I will start by saying I most greatly enjoy everything mobile, I enjoy information at my finger tips and in my pockets. Many of the citizen want to be able use their phones and tablets to gain the information they are requesting. Mobile apps are controlled by consumer demand, and government agencies have to take action to be able to keep up with its citizens needs. With that said I cannot ignore the fact that there is a concern about security within mobile applications. I am aware that some government agencies have begun the process of pilot procedures and controls in order to secure mobile applications. In fact, the CIO Council reports that typical federal agencies are using between five and 20 apps (2016 Accenturedigital). Knowing that the government is trying to do its best to meet the demand of the people in making information more accessible, we have to ask about security. Especially mobile security.
It is very important to remember that there is sensitive data and information we have to protect. We must analyze the risk and the rewards.
Mobile app vulnerabilities are at the heart of many malicious attacks (N Tempestini 2014). This means that the real failure is in failing to secure them, and there is real impact for harm that can occur. We must not overlook whether or not the apps we are acquiring are protected from malicious hackers.
A recent study for IBM found that the average company tests less than half of the mobile apps they build, and 33% never test their apps for security before they go on the market.
An apps security can be impacted by the device its self, devices that are not secure, or have been altered by the owner or even an unauthorized app programmed to bypass system security, can allow a download of any app from any random source.
Well know devices like â€œjailbrakeâ€ or even â€œrootedâ€ are not allowed at most private or government facilities, these softwareâ€™s and technologies are evolving to be able to evade detection. Which can put company and government networks at risk.
We must also consider the cost of security landscape changes to the governmentâ€™s technology budget. We want to be able to provide fast and accessible service, but it must be safe, and the government has to be willing to invest in cyber safety like they invest in physical security. The average annual cost of mobile incidents for enterprises, including data loss, damage to the brand, productivity loss and loss of customer trust was USD $429,000 for enterprise. The average annual cost of mobile incidents for small businesses was USD $126,000 (Symantec Survey Jan 2012).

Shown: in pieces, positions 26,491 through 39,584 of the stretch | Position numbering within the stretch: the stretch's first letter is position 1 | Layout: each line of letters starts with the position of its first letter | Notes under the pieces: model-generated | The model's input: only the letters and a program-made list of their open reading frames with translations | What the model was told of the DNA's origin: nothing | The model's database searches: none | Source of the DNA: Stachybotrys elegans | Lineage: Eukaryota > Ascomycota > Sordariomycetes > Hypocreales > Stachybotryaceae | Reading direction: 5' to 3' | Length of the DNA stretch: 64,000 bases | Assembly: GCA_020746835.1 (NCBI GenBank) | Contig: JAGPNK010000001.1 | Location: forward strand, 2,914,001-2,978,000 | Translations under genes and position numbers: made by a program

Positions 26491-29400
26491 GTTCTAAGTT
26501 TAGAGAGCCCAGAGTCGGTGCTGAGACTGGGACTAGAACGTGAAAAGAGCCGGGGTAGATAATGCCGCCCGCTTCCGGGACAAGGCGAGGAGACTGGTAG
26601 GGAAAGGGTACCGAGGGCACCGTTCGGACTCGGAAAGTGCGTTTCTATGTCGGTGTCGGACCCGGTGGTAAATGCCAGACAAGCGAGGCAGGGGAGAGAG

We cannot ignore growing risks associated with adoption of mobile applications to deliver digital government services, we must along with the excitement of creating new easy innovative ways to connect to the world not forget the risk. Cybersecurity, network security, and software security are all things that have to be remembered. Along with all the great things technology offers, there are those waiting to do harm with it.
Author Unknown. (2016). The mobile security issue that federal agencies cannot ignore. Improving security with mobile application lifecycle management. Accenture digital
Nicolas Tempestini. (2014) Accenture Federal Services. The Mobile Security Issue that Federal Agencies Cannot Ignore https://www.accenture.com/us-en/~/media/Accenture/Conversion-Assets/DotCom/Documents/Global/PDF/Technology_6/Accenture-Mobile-Security-Issue-that-Federal-Agencies-Cannot-Ignore-2014.pdf
Subbu Sthanu. (2015). Mobile App Security: 4 Critical Issues. Dark Reading
Newsroom (January 2012) Symantic news https://www.symantec.com/about/newsroom